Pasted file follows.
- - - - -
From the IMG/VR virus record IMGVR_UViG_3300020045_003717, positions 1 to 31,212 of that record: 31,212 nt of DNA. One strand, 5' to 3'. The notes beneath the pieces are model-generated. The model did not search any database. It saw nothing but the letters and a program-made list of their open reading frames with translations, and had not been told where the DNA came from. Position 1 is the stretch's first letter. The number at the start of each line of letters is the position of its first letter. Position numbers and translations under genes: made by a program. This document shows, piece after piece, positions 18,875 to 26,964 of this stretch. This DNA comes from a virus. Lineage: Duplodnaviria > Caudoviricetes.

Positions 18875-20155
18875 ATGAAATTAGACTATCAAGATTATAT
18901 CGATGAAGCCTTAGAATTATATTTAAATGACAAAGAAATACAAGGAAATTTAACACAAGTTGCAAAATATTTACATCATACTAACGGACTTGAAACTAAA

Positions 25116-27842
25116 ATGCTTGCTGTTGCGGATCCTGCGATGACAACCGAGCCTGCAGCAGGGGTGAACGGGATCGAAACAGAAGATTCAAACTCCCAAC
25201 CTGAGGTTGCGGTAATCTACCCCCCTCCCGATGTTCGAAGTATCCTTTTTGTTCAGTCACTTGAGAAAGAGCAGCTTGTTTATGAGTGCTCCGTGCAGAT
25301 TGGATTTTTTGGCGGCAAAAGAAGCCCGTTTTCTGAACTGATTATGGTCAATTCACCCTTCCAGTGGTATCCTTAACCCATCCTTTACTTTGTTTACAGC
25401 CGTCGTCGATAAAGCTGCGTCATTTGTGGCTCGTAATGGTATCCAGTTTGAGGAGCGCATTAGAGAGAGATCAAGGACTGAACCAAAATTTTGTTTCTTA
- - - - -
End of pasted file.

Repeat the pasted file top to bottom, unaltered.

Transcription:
From the IMG/VR virus record IMGVR_UViG_3300020045_003717, positions 1 to 31,212 of that record: 31,212 nt of DNA. One strand, 5' to 3'. The notes beneath the pieces are model-generated. The model did not search any database. It saw nothing but the letters and a program-made list of their open reading frames with translations, and had not been told where the DNA came from. Position 1 is the stretch's first letter. The number at the start of each line of letters is the position of its first letter. Position numbers and translations under genes: made by a program. This document shows, piece after piece, positions 18,875 to 26,964 of this stretch. This DNA comes from a virus. Lineage: Duplodnaviria > Caudoviricetes.

Positions 18875-20155
18875 ATGAAATTAGACTATCAAGATTATAT
18901 CGATGAAGCCTTAGAATTATATTTAAATGACAAAGAAATACAAGGAAATTTAACACAAGTTGCAAAATATTTACATCATACTAACGGACTTGAAACTAAA

Positions 25116-27842
25116 ATGCTTGCTGTTGCGGATCCTGCGATGACAACCGAGCCTGCAGCAGGGGTGAACGGGATCGAAACAGAAGATTCAAACTCCCAAC
25201 CTGAGGTTGCGGTAATCTACCCCCCTCCCGATGTTCGAAGTATCCTTTTTGTTCAGTCACTTGAGAAAGAGCAGCTTGTTTATGAGTGCTCCGTGCAGAT
25301 TGGATTTTTTGGCGGCAAAAGAAGCCCGTTTTCTGAACTGATTATGGTCAATTCACCCTTCCAGTGGTATCCTTAACCCATCCTTTACTTTGTTTACAGC
25401 CGTCGTCGATAAAGCTGCGTCATTTGTGGCTCGTAATGGTATCCAGTTTGAGGAGCGCATTAGAGAGAGATCAAGGACTGAACCAAAATTTTGTTTCTTA